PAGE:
I discovered, however, that learning synchronously and having “live” classmates sometimes placed me at a disadvantage. By learning a Gaelic language, I fulfilled the criterion that it not be related to any languages I had studied before (language families, orthographies, etc.). It had been a while since I had ventured off the deep end and exposed myself to a totally unknown language, but, still, I was not immersed or submersed in it; we just met synchronously on Zoom as a cohort with an instructor for a few hours a week. I began to fear the false beginners who would go “off script,” and leave we rank beginners in the dust as we clung onto our limited vocabulary and the few phrases we had learned.

I also experienced all the discomfort that metacognition (second language anxiety, the monitor model—read more about the monitor model here, p. 15) could throw my way; however, my biggest distress came from accidentally turning the camera of my iPad the wrong way and not noticing what was showing up in gallery view until there was no turning back. The horror! The horror! I kept emailing (uninvited) reflections on my learning process to a colleague that spoke the language I was learning, reflections sprinkled with: “It’s so hard!” and “How did you ever learn that language?” When I looked back on these messages later, I thought: “Ohhh, maybe I wasn’t dealing with total lockdown, masks, people dying, and fear as well as I thought I was.”

And yet, I was able to work from home. I did not lose my job, I did not end up in the hospital, and my short-lived discomfort with language learning did not interfere with my grasping the content of central topics. Neither was it crucial to my grade progression nor to my completing a degree. My thoughts turn to multilingual learners lacking a sufficient number of devices or connectivity at home, to colleagues in my university who had never ventured into online teaching before, and to elementary and secondary teachers who did not have the luxury of shifting their teaching onto familiar platforms or who sought to deliver all teaching on cell phones via WhatsApp. In my province, schools had already been closed for 26 weeks by the end of the 2020–2021 school year (Wadehra, 2021), and more closures followed right up to January 2022.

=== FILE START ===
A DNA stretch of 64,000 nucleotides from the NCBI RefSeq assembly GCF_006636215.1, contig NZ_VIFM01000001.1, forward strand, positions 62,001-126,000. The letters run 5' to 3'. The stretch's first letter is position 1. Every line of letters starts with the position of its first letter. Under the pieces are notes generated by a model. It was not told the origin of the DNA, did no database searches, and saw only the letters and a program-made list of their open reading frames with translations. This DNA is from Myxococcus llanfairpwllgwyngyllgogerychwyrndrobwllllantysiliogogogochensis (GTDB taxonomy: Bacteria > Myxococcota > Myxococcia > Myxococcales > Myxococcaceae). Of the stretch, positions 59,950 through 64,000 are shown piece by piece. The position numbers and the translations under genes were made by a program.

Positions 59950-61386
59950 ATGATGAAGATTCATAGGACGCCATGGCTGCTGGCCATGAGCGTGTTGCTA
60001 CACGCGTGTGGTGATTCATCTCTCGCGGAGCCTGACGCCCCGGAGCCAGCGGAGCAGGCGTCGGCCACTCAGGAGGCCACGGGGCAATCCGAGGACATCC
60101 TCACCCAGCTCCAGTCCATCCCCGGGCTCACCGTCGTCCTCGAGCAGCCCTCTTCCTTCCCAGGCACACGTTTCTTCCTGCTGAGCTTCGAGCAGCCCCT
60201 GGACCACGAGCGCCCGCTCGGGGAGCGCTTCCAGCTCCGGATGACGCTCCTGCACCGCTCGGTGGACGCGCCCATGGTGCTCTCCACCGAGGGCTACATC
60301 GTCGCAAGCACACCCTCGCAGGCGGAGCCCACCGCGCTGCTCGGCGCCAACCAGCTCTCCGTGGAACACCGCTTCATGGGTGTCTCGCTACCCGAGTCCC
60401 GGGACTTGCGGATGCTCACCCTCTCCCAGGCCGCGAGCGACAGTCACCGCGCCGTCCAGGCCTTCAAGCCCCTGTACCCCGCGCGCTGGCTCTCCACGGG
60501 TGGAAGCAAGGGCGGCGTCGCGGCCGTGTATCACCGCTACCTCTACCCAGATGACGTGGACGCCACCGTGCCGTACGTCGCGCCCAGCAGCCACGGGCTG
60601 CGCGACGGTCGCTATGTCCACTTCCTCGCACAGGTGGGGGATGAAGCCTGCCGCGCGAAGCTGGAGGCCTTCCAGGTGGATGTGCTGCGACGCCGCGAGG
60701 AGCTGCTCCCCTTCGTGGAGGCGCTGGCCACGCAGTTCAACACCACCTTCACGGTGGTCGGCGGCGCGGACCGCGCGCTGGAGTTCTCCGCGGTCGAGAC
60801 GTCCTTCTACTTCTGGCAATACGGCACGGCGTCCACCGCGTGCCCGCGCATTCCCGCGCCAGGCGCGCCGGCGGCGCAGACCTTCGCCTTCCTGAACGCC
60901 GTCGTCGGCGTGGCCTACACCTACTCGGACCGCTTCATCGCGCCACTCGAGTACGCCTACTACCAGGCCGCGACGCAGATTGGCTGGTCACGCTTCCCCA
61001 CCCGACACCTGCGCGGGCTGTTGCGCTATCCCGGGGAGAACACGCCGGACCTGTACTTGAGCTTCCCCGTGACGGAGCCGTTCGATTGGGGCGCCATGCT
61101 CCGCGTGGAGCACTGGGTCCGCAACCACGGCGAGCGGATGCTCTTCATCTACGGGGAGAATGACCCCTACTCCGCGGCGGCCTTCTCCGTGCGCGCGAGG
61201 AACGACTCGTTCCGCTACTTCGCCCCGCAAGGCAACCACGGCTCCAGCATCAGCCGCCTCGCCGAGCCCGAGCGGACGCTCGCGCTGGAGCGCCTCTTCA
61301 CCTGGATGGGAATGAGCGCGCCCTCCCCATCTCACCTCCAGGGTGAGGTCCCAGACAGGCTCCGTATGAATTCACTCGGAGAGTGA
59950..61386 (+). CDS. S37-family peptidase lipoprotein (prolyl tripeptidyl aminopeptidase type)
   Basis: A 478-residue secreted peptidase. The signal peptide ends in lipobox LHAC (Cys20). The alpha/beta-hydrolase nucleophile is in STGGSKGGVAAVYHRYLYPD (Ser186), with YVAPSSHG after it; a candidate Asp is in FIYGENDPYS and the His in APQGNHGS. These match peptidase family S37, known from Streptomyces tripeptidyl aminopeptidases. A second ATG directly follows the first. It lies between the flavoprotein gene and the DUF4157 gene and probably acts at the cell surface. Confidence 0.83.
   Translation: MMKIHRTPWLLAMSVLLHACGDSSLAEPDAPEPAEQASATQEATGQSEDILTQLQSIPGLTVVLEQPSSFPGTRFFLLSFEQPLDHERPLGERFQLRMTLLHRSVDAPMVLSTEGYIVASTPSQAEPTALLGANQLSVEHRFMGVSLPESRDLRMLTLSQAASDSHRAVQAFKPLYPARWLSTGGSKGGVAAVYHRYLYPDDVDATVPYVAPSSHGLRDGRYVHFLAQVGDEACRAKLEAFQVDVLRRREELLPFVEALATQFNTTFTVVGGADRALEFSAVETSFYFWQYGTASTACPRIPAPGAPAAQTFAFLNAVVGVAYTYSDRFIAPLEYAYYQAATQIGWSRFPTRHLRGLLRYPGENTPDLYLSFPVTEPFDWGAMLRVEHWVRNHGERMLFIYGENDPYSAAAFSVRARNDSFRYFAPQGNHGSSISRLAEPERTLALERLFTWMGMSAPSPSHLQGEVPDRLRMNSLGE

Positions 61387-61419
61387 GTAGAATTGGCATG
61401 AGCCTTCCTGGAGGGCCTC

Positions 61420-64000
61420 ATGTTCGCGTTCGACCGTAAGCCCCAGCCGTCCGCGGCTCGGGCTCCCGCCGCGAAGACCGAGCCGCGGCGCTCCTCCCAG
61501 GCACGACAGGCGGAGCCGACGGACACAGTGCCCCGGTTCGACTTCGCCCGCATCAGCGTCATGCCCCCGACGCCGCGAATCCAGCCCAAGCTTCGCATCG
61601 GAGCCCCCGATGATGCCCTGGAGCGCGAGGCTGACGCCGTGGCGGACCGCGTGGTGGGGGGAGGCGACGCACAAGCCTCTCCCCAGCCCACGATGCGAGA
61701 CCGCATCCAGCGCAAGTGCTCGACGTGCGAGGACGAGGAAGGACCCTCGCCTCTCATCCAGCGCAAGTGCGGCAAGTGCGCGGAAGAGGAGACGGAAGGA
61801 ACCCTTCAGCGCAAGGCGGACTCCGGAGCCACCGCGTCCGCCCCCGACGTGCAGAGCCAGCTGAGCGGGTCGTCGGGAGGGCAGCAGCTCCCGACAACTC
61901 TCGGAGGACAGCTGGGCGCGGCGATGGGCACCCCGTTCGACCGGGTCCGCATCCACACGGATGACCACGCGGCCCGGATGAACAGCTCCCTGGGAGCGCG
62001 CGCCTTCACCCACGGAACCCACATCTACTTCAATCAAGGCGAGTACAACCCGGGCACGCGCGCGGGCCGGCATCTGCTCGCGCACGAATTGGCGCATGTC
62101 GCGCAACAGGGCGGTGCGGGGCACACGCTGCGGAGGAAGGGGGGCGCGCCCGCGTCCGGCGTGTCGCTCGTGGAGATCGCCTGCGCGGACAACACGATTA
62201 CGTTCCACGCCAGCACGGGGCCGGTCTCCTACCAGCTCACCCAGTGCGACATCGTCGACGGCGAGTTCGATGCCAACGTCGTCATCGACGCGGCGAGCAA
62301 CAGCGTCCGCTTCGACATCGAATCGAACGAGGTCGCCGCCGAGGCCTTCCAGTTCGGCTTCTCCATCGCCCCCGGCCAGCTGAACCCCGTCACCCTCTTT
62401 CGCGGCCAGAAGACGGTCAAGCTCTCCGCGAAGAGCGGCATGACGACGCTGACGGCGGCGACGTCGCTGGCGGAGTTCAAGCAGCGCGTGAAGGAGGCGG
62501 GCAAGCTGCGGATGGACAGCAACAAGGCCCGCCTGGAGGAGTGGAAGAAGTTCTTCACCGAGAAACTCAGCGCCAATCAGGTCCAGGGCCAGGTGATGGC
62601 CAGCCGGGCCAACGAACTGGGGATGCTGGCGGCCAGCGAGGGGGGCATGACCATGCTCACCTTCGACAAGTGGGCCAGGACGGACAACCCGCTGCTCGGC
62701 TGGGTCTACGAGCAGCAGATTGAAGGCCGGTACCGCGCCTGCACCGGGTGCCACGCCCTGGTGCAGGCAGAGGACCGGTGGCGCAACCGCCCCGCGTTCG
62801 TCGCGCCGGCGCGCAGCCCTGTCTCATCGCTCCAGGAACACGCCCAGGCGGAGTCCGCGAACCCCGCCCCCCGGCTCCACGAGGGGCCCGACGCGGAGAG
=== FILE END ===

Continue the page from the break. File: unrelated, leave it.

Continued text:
We are still in a process of catching up: catching up on content learning and teaching, on language and literacy development, and on important life events. Catching up on travelling (hence the bedlam in many airports); socializing; being able to see a doctor in person instead of over the telephone; attending weddings, sports events, and—heck—even standardized testing in person. And yet, even with all this playing of catch-up, now is a time for us in the TESOL community to celebrate our achievements.

Now is the time to listen to each other’s stories and support one another, and to walk across the metaphorical stage and celebrate—with our students, colleagues, friends, families, service pets and pandemic puppies or goldfish, as the case may be. We are nimble, we are here, and we are more international than ever. Yay, us!

Reference

Wadehra, R. (2021). The impact of school closures on Ontario students. Centre for Global Social Policy. https://cgsp-cpsm.ca/ceic/2021/07/05/theimpactofschoolclosures/

Download this column (PDF)



Shelley K. Taylor, professor, teaches in the graduate TESOL/Applied Linguistics and Bachelor of Education program at the University of Western Ontario. She has conducted research on multilingual language education and language policy in Canada, Denmark, Greenland, and Nepal, and on youth refugees’ language and literacy learning. She has also chaired TESOL’s Bilingual-Multilingual Education Interest Section, served on the (former) nominating and professional development committees and the board of directors, and served as associate convention program chair for TESOL 2015, as well as contributing to numerous TESOL publications (as editor and author).